WASHINGTON — Advertisers are pushing for a national privacy bill, but with little chance of comprehensive legislation in the near term, they are pushing back on efforts by states to push for privacy legislation. State-level laws, they argue, are a Balkanized approach that could boost the power of the Big Tech players that both states and the federal government are looking to rein in.
Dan Jaffe, group executive vice president of government relations for the Association of National Advertisers, has been a point man in this pushback, notably against the California Consumer Privacy Act (CCPA). The CCPA becomes law on Jan. 1 and compliance will cost businesses billions — that is, when they can figure out what to comply with, which Jaffe said remains a moving target.
Jaffe spoke with Multichannel News about the implications of privacy by design, if that design is a patchwork of state approaches. Here’s an edited transcript of that conversation.
MCN: What are ANA’s main problems with the California Consumer Privacy Act?
Dan Jaffe: At the most fundamental level, it is that it is a single state law. We don’t think that privacy rules work on a state-by-state basis. The business has already gone through a substantial amount of fragmentation and that is only going to increase in 2020 unless there is a federal law passed that pre-empts state laws.
MCN: You say “laws,” so clearly the problem isn’t just California.
DJ: Let me give you the quick list of what I know, and I may not be covering everything. There is CCPA, as well as a [California] data-broker registration bill that is not the same as a Vermont databroker bill. Nevada’s new law goes into effect today [Sept. 30]. Maine has an ISP law and New Jersey has a major piece of privacy legislation with private-rights-of-action provisions in it. The attorney general of Ohio is talking about holding privacy hearings. … You get the general gist.
Overlaying all of this is the [European Union’s] General Data Protection Rules [which apply to any business over a certain size doing business in the EU, just as the CCPA applies to any business over a certain size doing business in the state].
I know a number of companies who have spent multi, multimillions of dollars to become GDPR compliant and are now spending millions on becoming CCPA compliant because of the differences in definitions.
MCN: Speaking of big money, the California attorney general’s office has put out a regulatory impact statement. What trouble signs are in that report?
DJ: I have said since the outset that this was going to be a major tax on California consumers because I could see there were going to be major regulatory compliance requirements. Now the attorney general’s report is talking about as much as $55 billion dollars in costs from the CCPA, and a further $16.9 billion in costs for compliance with the attorney general’s [rules].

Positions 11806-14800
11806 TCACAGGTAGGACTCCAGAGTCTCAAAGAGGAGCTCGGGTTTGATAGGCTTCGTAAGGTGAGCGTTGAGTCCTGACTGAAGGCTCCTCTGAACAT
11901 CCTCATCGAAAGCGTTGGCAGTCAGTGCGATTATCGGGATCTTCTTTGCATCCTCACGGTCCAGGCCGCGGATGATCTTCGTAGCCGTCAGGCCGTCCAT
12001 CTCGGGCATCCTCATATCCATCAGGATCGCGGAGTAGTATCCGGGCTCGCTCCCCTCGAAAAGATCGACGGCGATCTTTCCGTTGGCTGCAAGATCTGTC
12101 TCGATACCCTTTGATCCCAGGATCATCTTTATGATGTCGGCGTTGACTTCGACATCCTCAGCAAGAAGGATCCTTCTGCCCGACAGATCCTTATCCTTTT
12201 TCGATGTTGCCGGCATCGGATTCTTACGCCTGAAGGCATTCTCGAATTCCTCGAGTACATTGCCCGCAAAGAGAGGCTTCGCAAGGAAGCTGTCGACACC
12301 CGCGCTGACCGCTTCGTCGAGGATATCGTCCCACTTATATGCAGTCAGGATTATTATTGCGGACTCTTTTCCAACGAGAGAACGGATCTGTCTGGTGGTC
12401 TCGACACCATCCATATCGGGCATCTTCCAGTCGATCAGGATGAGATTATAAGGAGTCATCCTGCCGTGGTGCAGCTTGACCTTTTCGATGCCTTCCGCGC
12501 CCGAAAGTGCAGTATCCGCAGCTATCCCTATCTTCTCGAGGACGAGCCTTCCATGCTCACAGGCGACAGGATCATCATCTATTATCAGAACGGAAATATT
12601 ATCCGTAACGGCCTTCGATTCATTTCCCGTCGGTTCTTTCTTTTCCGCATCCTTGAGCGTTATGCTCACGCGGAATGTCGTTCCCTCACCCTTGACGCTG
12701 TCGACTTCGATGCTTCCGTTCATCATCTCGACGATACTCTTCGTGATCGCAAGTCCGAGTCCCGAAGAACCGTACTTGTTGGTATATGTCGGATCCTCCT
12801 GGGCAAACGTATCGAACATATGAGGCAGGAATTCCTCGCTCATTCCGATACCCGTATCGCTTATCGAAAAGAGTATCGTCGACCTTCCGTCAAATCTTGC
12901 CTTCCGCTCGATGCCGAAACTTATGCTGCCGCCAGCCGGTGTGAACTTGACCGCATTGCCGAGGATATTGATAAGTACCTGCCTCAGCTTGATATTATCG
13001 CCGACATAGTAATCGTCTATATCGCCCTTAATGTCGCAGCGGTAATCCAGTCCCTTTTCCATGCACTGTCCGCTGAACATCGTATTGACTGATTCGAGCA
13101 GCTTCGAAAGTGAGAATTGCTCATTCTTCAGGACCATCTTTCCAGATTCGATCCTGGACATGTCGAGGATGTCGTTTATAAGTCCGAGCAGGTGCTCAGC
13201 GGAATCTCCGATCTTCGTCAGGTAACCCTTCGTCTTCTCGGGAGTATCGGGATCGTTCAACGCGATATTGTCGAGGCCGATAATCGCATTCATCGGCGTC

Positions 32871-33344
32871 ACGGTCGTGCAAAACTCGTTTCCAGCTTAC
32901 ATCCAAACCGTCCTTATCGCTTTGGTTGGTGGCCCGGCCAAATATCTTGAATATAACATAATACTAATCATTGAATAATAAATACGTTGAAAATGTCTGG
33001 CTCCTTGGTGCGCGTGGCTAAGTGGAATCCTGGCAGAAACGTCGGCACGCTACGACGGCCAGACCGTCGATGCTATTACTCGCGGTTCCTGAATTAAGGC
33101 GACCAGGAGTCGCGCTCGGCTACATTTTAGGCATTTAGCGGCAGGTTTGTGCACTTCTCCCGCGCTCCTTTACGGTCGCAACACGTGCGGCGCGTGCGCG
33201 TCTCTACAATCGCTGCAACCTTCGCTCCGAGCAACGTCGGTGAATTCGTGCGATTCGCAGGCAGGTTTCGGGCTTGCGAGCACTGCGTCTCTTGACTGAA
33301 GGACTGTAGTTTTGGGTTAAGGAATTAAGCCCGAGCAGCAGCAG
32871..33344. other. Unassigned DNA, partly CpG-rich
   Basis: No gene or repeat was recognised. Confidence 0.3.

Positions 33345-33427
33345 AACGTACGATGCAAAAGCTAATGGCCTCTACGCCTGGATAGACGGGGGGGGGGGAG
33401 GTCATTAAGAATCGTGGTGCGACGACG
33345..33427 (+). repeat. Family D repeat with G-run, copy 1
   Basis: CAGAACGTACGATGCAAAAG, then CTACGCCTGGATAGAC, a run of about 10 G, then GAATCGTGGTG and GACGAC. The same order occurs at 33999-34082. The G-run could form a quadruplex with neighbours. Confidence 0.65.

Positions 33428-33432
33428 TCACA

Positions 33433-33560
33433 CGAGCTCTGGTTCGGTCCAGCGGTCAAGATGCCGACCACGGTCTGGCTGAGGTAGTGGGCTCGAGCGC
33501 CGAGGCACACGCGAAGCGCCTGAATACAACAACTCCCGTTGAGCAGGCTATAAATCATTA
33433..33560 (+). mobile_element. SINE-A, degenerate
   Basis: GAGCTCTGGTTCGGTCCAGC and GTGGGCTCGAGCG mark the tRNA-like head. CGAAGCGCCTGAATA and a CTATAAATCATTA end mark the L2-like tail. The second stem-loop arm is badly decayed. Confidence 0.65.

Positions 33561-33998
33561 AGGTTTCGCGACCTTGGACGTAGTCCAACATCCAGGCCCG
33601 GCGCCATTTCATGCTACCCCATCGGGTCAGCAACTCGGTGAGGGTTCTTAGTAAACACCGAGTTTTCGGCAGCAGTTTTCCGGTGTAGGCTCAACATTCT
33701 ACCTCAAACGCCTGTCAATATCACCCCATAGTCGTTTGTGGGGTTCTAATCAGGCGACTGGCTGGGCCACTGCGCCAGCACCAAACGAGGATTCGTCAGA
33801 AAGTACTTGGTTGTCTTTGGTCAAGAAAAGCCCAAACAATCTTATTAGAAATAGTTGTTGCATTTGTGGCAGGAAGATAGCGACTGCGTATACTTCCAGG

I don’t want to be hyperventilating here, but the report says this is going to fall particularly hard on small business. Because of the way the act is designed, a relatively large number of relatively small businesses will be covered.
Big companies are going to be able to do well in this situation because they have compliance lawyers and IT experts and advertising experts. Companies midsize and below are going to have a very much harder time — and that is if everything goes smoothly.
Now, people may say that the privacy protections people have gotten outweigh all of these costs. I don’t necessarily think that that’s true.
MCN: Obviously, you don’t want this Balkanized model, but if it develops, is the free web content model sustainable?
DJ: For some, yes. The Tyrannosaurus Rexes survive, at least in the short run. But I don’t know how Google and Amazon and all these other companies that started out in garages and dorm rooms would have done if they had faced all these restrictions.
MCN: But an already divided Congress fighting over impeachment is unlikely to come together on privacy legislation anytime soon.
DJ: To pass any major legislation when they don’t like each other and they don’t work well together is very hard. I don’t know what’s possible. I just know what’s needed. We are going to make every effort to move [federal legislation] as far and as fast as we can. There is nothing more important that we are working on than privacy and data security issues.
A very large proportion of companies will say the same thing. And the situation is only going to get more difficult because there are 22 more states that seriously considered privacy legislation in 2019.
Unlike data security, where disparate laws still deal with a limited set of issues and, if you are complying with those requirements, you are likely complying with most data-security laws, this isn’t the case with privacy. It has a large range of issues over billions and billions of transactions and an enormous number of parties from first parties to third parties to data suppliers to data trackers to publishers.
MCN: So the answer is national legislation.
DJ: Yes, and for the first time the industry is not split on that. I don’t hear anybody say, “Oh, we don’t need national legislation.”
One more thing, and this I think is a grenade that has been thrown into the process. Before the law takes effect and even before the attorney general has finished his rulemaking, Alastair Mactaggart [the California resident who pushed for the initial ballot initiative] is putting forward a new ballot initiative that will completely alter and add to the existing [CCPA]. We are in a never-ending compliance race. To use a legal term: It’s a mess, and it’s likely to get messier.